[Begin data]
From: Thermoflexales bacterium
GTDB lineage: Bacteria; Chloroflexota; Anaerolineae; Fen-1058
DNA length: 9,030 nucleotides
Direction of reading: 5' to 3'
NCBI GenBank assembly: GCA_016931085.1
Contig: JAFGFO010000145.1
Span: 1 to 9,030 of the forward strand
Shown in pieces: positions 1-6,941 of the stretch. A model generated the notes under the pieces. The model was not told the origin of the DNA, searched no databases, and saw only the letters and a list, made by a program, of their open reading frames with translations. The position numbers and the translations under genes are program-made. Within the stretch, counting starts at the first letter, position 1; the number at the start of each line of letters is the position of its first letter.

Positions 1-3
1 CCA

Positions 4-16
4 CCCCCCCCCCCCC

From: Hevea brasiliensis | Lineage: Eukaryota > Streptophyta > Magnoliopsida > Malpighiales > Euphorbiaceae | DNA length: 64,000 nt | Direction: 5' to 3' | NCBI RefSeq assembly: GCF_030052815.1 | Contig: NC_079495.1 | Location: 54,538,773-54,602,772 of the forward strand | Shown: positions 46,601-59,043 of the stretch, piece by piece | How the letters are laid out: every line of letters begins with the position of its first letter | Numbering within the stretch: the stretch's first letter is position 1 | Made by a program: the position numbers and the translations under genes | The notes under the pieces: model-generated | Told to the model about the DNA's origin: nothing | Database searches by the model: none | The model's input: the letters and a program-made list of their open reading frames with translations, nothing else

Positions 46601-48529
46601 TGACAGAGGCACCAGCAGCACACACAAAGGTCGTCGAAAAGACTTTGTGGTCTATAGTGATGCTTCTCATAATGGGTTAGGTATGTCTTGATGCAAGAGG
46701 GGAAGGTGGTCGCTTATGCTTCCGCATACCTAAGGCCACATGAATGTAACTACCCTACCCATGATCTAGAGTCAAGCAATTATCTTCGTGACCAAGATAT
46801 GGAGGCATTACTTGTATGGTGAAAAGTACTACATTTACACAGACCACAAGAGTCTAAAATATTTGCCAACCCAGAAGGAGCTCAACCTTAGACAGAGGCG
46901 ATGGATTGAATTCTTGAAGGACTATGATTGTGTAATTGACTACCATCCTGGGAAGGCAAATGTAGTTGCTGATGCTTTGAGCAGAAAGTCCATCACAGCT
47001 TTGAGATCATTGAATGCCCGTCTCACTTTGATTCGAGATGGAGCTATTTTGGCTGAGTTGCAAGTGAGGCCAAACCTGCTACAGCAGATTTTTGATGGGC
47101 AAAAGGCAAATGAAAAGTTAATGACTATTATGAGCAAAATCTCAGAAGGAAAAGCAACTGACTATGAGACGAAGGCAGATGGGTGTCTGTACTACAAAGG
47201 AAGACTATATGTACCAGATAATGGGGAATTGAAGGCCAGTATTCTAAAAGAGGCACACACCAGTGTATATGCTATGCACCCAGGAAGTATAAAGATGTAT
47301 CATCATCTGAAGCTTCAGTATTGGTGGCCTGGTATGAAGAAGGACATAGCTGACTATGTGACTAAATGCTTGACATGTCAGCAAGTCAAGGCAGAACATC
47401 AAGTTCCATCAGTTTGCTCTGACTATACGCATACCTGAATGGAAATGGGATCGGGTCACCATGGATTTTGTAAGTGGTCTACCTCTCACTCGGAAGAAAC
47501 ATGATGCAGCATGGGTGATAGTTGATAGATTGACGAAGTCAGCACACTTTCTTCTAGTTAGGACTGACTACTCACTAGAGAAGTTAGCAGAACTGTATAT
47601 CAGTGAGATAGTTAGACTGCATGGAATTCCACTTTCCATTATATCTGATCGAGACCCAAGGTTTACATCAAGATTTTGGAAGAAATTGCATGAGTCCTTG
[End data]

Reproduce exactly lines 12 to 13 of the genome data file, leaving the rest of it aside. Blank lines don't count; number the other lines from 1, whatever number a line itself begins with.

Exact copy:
4 CCCCCCCCCCCCC

From: Hevea brasiliensis | Lineage: Eukaryota > Streptophyta > Magnoliopsida > Malpighiales > Euphorbiaceae | DNA length: 64,000 nt | Direction: 5' to 3' | NCBI RefSeq assembly: GCF_030052815.1 | Contig: NC_079495.1 | Location: 54,538,773-54,602,772 of the forward strand | Shown: positions 46,601-59,043 of the stretch, piece by piece | How the letters are laid out: every line of letters begins with the position of its first letter | Numbering within the stretch: the stretch's first letter is position 1 | Made by a program: the position numbers and the translations under genes | The notes under the pieces: model-generated | Told to the model about the DNA's origin: nothing | Database searches by the model: none | The model's input: the letters and a program-made list of their open reading frames with translations, nothing else